From These Beginnings
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The optimism in Mark Twain’s early literature gradually turned bitter and pessimistic. Discuss some of the blows to Twain’s optimistic view of things between the publication of The Adventures of Tom Sawyer and that of The Adventures of Huckleberry Finn.
Mark Twain was growing up on the Mississippi River. The flavor of that experience pervaded his best works and the best memories. However, more and more Mark Twain wrote about a myth. The river, Twain himself, and his nation changed significantly during the lifetime, and much of the old magic rubbed off. During his lifetime, on numerous occasions, Mark Twain bumped into corpses in his ramblings along the river. And there was the slavery that had certain impact on the works of the writer as well. Few Americans who had lived through the cataclysms of the Civil War were unaffected. That was a shock for Mark Twain who expressed his feelings in a short story centering on the murder of an unarmed man who innocently rode through the camp one night. Another factor was the passage through the searing fire of the Civil War into the often disgusting and ugly Gilded Age of urbanization and industrialization. The experiment with imperialism also influenced the work of Mark Twain. By that time, the frontier, which had been close to Twain’s Missouri boyhood, had retreated to the far corners of the continent. In many ways, Mark Twain and the USA grew up together – and neither aged gracefully. Gradually, the sunny humor left Twain’s works as he grew bitter and pessimistic about his country and compatriots.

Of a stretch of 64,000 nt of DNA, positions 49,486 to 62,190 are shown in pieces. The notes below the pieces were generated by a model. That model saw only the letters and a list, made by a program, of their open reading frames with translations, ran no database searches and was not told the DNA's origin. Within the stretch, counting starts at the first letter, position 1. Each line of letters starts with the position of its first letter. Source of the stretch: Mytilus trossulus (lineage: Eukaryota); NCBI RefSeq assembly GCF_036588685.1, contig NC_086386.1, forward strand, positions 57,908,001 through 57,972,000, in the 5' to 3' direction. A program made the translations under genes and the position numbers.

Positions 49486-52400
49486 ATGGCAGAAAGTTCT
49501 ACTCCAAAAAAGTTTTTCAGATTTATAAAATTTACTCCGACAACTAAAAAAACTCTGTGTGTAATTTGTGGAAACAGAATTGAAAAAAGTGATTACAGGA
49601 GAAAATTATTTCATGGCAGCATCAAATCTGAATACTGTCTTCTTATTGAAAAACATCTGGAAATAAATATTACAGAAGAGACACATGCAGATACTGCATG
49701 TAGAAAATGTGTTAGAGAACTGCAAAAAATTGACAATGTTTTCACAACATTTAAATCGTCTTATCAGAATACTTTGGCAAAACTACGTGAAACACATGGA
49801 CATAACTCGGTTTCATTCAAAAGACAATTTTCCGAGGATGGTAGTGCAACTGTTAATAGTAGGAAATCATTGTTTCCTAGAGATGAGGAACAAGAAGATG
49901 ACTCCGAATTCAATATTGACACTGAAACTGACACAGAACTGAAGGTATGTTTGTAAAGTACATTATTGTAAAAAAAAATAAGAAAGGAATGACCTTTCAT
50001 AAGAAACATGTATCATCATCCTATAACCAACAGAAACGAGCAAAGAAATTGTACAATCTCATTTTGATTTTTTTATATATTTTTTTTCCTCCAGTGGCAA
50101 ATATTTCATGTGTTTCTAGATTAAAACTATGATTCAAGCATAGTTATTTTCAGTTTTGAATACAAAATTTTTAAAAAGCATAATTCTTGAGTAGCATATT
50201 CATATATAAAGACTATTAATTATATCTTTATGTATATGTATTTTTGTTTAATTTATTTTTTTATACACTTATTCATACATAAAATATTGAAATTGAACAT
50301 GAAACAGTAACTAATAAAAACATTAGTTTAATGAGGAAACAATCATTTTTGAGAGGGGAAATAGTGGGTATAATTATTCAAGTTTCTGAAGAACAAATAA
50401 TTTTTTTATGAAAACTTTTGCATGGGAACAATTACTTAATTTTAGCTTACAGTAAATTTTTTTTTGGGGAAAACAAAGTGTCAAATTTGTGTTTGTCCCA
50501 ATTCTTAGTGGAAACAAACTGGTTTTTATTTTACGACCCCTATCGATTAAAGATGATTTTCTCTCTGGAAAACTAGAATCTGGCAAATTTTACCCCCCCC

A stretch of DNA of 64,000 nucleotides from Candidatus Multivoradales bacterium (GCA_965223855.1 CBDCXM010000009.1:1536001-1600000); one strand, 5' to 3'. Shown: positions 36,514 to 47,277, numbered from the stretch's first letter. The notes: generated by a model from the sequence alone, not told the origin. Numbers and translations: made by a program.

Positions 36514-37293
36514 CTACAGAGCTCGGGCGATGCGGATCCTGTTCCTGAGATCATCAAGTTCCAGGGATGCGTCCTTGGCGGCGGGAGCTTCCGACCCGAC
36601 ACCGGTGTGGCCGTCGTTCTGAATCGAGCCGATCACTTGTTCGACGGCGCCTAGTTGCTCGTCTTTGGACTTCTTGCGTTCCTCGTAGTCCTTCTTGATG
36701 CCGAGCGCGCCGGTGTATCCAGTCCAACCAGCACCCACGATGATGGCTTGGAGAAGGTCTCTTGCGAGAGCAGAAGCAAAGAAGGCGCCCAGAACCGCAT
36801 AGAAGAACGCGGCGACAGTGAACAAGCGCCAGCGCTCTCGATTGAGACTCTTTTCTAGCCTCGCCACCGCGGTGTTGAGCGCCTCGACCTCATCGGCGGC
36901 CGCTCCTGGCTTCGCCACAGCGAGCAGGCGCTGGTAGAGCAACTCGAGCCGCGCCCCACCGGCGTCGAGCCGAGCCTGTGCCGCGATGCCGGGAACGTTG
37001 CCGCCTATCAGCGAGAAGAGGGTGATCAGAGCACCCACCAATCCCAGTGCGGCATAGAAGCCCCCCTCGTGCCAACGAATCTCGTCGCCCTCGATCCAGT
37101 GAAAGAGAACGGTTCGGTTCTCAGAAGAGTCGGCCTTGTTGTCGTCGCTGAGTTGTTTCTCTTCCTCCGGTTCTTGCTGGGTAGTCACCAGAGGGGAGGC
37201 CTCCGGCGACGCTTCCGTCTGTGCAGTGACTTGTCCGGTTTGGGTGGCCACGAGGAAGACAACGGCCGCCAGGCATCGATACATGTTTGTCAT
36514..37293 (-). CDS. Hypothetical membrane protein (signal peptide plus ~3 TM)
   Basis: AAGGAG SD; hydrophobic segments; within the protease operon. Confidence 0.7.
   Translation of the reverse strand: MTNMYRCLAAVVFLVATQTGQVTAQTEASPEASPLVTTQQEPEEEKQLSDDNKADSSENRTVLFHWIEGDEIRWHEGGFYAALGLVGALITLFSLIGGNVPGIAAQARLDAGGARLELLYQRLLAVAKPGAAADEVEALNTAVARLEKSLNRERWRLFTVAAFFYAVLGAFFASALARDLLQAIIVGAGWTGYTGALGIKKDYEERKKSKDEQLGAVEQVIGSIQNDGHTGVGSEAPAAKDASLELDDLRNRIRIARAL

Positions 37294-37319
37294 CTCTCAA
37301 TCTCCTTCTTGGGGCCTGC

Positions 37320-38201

With regard to material gain and wealth, Mark Twain epitomized the ambivalence of the Gilded Age. Explain his feelings about the great industrialists of the day, and discuss some of his own attempts to gain financial fortune.
Mark Twain was among the first authors to call the years after the Civil War the “Gilded Age” (The Gilded Age Summary & Analysis). Struck by what he saw as the uncontrolled greed and speculative frenzy of the marketplace, and the corruption pervading politics, he satirized this society whose problems had been veiled by the gold. This phase left the author with a permanent disrespect for politicians, their intelligence and honesty. During those years, economy of the USA did grow at an extraordinary rate, creating unprecedented wealth. Railroads and telephone lines stretched across the state, bringing on new chances for entrepreneurs and cheaper goods for people. However, the nation was divided between the haves and the have-nots – a society in which poor workers struggled to survive, while an emerging industrial aristocracy enjoyed the rich life. Some Americans celebrated the wealth, while others lamented it.